In a message dated 5/25/2000 4:09:06 PM Pacific Daylight Time, email@example.com
> I'm talking about the criminal activity of fraud;
> the actions of a seller to knowingly make claims in advertising to
> sell a service
I have a very close friend whowas in a terrible neck accident and tried every
medicine and physical therapy known to man, but until she got acupuncture she
was always in pain. She also moved to better climate. Both of those things
Should we also sue all the California/Arizona realtors who said warm weather
helps pain and promotes health? Some kinds of pain and illness don't respond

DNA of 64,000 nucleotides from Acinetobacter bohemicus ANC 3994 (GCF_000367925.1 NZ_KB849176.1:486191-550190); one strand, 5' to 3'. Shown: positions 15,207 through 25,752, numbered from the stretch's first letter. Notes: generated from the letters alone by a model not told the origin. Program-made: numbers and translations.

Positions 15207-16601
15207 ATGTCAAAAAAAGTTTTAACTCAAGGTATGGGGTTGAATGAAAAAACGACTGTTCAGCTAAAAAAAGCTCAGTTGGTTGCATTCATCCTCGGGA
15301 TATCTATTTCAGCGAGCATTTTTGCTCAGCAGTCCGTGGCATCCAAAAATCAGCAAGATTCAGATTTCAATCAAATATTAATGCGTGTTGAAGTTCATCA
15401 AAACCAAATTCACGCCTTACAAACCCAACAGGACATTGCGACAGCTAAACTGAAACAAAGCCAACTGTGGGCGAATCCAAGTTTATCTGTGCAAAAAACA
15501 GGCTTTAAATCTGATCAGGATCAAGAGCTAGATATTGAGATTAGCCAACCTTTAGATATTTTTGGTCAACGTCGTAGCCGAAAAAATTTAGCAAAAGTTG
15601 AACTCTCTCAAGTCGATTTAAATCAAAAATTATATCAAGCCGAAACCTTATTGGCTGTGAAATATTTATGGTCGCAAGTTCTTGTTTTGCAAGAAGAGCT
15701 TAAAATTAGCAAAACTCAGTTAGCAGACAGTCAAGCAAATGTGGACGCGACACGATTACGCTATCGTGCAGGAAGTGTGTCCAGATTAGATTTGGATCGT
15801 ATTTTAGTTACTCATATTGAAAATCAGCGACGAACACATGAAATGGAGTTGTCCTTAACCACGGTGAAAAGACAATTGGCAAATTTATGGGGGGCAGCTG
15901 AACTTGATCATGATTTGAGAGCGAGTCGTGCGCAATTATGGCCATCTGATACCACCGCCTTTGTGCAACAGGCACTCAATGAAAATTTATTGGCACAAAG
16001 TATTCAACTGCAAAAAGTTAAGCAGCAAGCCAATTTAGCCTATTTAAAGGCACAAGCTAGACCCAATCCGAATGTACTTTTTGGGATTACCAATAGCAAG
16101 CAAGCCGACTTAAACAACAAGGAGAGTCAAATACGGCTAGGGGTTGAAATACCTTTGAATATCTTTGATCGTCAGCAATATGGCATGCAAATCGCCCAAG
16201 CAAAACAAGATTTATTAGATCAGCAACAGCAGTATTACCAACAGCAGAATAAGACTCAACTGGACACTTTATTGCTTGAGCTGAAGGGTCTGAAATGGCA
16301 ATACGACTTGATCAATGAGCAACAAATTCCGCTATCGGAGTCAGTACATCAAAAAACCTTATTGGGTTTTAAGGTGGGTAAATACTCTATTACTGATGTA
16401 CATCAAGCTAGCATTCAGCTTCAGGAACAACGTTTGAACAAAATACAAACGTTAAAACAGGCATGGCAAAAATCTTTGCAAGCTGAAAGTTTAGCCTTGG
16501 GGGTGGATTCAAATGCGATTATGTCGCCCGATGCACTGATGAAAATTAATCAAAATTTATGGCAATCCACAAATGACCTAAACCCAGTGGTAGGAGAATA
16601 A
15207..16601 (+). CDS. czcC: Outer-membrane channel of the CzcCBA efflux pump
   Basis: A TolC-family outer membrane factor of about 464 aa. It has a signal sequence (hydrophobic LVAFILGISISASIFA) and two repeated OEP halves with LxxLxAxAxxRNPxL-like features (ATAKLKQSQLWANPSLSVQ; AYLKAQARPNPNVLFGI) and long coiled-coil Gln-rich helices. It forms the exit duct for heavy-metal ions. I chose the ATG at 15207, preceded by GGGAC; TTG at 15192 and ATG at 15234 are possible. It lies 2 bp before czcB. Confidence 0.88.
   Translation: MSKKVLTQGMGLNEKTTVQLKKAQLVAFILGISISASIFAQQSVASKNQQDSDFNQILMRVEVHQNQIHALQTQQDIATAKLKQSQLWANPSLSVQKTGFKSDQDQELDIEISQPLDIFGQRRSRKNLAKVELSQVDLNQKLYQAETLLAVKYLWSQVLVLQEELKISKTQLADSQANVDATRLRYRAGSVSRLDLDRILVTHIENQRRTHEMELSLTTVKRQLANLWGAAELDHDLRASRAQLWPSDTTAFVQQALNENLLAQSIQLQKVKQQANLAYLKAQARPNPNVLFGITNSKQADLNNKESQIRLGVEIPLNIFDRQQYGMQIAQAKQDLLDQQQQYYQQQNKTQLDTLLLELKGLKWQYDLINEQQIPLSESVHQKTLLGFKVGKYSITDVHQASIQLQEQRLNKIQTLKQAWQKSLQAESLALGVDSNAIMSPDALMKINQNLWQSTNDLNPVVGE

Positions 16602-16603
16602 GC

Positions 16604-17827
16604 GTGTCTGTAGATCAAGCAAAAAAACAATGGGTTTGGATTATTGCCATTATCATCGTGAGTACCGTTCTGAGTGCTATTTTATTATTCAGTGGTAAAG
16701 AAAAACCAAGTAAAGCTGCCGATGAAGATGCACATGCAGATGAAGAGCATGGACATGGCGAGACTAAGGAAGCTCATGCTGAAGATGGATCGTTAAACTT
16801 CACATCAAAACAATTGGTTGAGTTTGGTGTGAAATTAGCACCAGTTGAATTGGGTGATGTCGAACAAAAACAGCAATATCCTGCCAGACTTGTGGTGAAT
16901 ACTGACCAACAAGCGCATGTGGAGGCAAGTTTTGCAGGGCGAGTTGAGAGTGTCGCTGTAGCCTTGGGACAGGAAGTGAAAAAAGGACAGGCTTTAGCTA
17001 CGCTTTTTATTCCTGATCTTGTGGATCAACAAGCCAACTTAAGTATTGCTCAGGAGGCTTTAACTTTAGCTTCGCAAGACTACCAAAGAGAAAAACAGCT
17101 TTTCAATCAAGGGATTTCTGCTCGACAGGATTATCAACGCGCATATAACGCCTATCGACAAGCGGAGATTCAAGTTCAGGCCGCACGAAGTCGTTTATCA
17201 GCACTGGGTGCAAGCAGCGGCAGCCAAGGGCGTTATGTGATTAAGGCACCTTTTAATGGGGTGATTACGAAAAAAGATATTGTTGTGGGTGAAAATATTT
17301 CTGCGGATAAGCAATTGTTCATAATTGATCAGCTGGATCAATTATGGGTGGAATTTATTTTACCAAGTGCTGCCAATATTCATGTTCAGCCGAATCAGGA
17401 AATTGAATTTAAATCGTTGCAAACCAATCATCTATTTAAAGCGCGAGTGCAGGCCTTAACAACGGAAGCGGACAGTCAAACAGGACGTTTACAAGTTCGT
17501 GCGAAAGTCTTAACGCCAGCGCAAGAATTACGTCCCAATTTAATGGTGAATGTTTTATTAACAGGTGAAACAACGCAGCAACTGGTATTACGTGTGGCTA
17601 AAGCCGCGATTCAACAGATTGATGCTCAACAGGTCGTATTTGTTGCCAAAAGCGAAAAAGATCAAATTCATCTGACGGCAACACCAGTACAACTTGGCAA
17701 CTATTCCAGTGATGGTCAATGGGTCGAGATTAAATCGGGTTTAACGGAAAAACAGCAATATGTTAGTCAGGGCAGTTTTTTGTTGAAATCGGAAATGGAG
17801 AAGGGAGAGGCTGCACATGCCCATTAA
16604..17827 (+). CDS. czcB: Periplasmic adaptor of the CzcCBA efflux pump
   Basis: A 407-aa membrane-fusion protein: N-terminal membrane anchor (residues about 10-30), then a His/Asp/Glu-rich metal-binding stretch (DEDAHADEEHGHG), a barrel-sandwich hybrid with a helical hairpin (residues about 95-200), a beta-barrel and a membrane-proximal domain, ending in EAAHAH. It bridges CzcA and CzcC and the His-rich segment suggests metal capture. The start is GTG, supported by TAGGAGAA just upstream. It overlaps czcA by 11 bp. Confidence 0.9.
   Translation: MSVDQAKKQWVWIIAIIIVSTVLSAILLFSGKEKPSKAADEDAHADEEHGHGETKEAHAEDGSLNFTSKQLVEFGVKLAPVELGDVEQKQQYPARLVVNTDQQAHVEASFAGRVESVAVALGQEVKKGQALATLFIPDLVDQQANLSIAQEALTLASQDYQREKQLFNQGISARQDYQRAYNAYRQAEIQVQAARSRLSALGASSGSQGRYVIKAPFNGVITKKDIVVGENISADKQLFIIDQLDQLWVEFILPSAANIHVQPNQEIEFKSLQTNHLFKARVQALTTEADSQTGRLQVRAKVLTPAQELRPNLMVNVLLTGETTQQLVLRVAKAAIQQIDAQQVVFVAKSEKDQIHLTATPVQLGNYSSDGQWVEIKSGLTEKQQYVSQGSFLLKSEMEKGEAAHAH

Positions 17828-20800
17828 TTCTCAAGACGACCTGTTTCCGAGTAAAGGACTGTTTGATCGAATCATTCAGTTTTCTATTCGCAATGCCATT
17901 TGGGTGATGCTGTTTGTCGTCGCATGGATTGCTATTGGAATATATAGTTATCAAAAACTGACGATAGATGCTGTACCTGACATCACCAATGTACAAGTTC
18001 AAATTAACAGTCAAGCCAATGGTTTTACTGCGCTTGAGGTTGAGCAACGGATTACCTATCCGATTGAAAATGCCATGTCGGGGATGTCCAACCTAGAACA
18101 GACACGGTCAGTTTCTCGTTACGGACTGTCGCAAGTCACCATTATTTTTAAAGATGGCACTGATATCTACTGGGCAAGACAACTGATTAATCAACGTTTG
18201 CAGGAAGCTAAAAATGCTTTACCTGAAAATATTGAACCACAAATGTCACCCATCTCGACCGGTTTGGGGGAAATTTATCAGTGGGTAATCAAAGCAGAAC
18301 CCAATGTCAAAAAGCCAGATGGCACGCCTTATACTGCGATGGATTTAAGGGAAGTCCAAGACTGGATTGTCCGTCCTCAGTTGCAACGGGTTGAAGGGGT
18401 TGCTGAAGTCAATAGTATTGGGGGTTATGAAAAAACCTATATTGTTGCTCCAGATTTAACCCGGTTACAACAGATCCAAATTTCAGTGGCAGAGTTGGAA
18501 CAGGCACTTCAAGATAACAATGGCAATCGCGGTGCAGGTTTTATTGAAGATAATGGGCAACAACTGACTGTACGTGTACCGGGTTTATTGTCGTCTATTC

to cold and heat, others do.
>without /any/ valid evidence that the service offers
> the benefits claimed.
There's testimonials galore. For most people that's considered valid evidence.
(Unlike religion -- where no one so far has testified that they've been to
heaven and it's gotten there by following dogma ; )
Hey, Judge Lee, if it is helping some people's pain - but not others', a
jury might not see it as fraud, but as 'unreliable' or 'too subtle to work on
As I said, I think it's dooky, but there are many ways to look at this.
I think acupuncture 'doctors' truly believe in their work, and are not
knowingly practicing a con.
Chinese medicine is backed by theory and a knowledge base, which has been
proven to their satisfaction, if not everyone's.
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